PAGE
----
Political consequences[edit]

Alex Salmond was accused of "unbelievable ignorance"

The Supreme Court ruling was controversially attacked by Scottish Justice Secretary Kenny McAskill MSP who threatened to withhold funding for the court on the grounds that it was undermining Scottish judicial independence.[14] In addition, Scottish First Minister Alex Salmond MSP convened an expert group to limit the referral of Scottish cases to the court on human rights grounds.

Both men were accused of "unbelievable ignorance" by former Principal Advocate Depute at the Crown Office, Brian McConnachie[15] and for "interfering in the independence of the judiciary and for making "highly personal" attacks on senior legal figures" by Richard Keen, dean of the Faculty of Advocates, and Cameron Ritchie, president of the Law Society of Scotland.[16] Legal commentator Joshua Rozenberg claimed that Salmond had made an "extraordinary personal attack" against Deputy President Lord Hope of Craighead, as part of a Scottish nationalist agenda.[17]

The Scotland Bill 2011 was amended, partially as a result of the decision in Fraser, to insert new section 98A into the Scotland Act 1998 which would create a statutory right of appeal to the Supreme Court from the Appeal Court in the case of an issue of compatibility with the Convention only.[18]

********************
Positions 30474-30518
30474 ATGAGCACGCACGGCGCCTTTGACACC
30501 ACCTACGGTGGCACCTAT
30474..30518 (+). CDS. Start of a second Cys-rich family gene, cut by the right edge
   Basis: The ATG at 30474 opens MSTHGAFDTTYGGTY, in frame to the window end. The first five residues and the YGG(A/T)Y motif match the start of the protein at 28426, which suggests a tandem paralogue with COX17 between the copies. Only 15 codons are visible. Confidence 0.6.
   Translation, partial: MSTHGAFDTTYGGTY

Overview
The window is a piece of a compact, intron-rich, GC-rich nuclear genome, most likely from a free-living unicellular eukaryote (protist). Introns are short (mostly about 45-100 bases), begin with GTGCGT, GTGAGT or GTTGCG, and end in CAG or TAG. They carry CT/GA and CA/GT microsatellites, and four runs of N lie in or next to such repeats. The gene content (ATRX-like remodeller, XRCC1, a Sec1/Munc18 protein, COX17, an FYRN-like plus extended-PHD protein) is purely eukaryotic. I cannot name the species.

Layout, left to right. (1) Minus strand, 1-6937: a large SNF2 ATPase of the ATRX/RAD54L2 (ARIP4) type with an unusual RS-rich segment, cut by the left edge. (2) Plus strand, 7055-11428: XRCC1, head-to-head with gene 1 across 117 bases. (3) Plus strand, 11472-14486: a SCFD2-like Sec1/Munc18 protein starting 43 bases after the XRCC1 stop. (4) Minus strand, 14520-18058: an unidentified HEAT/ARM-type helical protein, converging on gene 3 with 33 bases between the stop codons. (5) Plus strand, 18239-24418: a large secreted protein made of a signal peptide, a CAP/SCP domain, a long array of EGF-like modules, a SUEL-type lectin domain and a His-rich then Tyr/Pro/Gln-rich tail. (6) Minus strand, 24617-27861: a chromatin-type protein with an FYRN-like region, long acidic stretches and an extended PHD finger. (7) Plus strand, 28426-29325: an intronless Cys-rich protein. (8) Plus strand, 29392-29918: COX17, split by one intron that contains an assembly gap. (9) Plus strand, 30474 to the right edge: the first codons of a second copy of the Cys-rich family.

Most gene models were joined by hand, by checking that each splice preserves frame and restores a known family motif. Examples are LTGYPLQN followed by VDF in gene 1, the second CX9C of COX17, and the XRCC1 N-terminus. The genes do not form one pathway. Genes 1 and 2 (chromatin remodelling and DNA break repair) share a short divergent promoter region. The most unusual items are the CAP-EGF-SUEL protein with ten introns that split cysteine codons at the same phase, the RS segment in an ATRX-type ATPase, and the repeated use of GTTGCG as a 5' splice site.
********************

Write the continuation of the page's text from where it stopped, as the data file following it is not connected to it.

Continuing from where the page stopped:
1. ^ A. Cramb, "Nat Fraser sentenced to life for wife's murder", The Daily Telegraph, (London, 30 January 2003)
  2. ^ Supreme Court Judgment at [2]
  3. ^ Fraser v. Her Majesty's Advocate [2008] ScotHC HCJAC_26 (6 May 2008)
  4. ^ Fraser v. Her Majesty's Advocate [2009] ScotHC HCJAC 27 (24 March 2009)
  5. ^ Supreme Court Judgment at [10]
  6. ^ Supreme Court Judgment at [11]
  7. ^ Supreme Court Judgment at [38]
  8. ^ Supreme Court Judgment at [42]-[43]
  9. ^ Supreme Court Judgment at [51]-[52]
  10. ^ BBC News Online, "Nat Fraser faces Arlene murder case retrial", BBC News (17 June 2011)
  11. ^ BBC News Scotland:NE, Orkney & Shetland, "Nat Fraser faces trial in April over murder of wife Arlene", BBC News Online, (17 February 2012)
  12. ^ BBC News, "Nat Fraser goes on trial accused of murdering wife Arlene", BBC News Online, (23 April 2012)
  13. ^ BBC News, "Nat Fraser found guilty for second time of murdering wife Arlene in 1998", BBC News Online, (30 May 2012)
  14. ^ D. Leask, "MacAskill threat to end Supreme Court funding", The Herald (1 June 2011)
  15. ^ S. Johnson, "Alex Salmond and Kenny MacAskill accused of 'unbelievable ignorance' over UK Supreme Court", The Daily Telegraph (London, 1 June 2011)
  16. ^ S. Carrell, "Scotland's top lawyers accuse Alex Salmond of 'highly personal' attacks", The Guardian (16 June 2011)
  17. ^ J. Rozenberg, "Alex Salmond is gunning for the Supreme Court", Law Society Gazette (London, 9 June 2011)
  18. ^ P. Nicholson, "Power struggle", The Journal Online (20 June 2011)

Further reading[edit]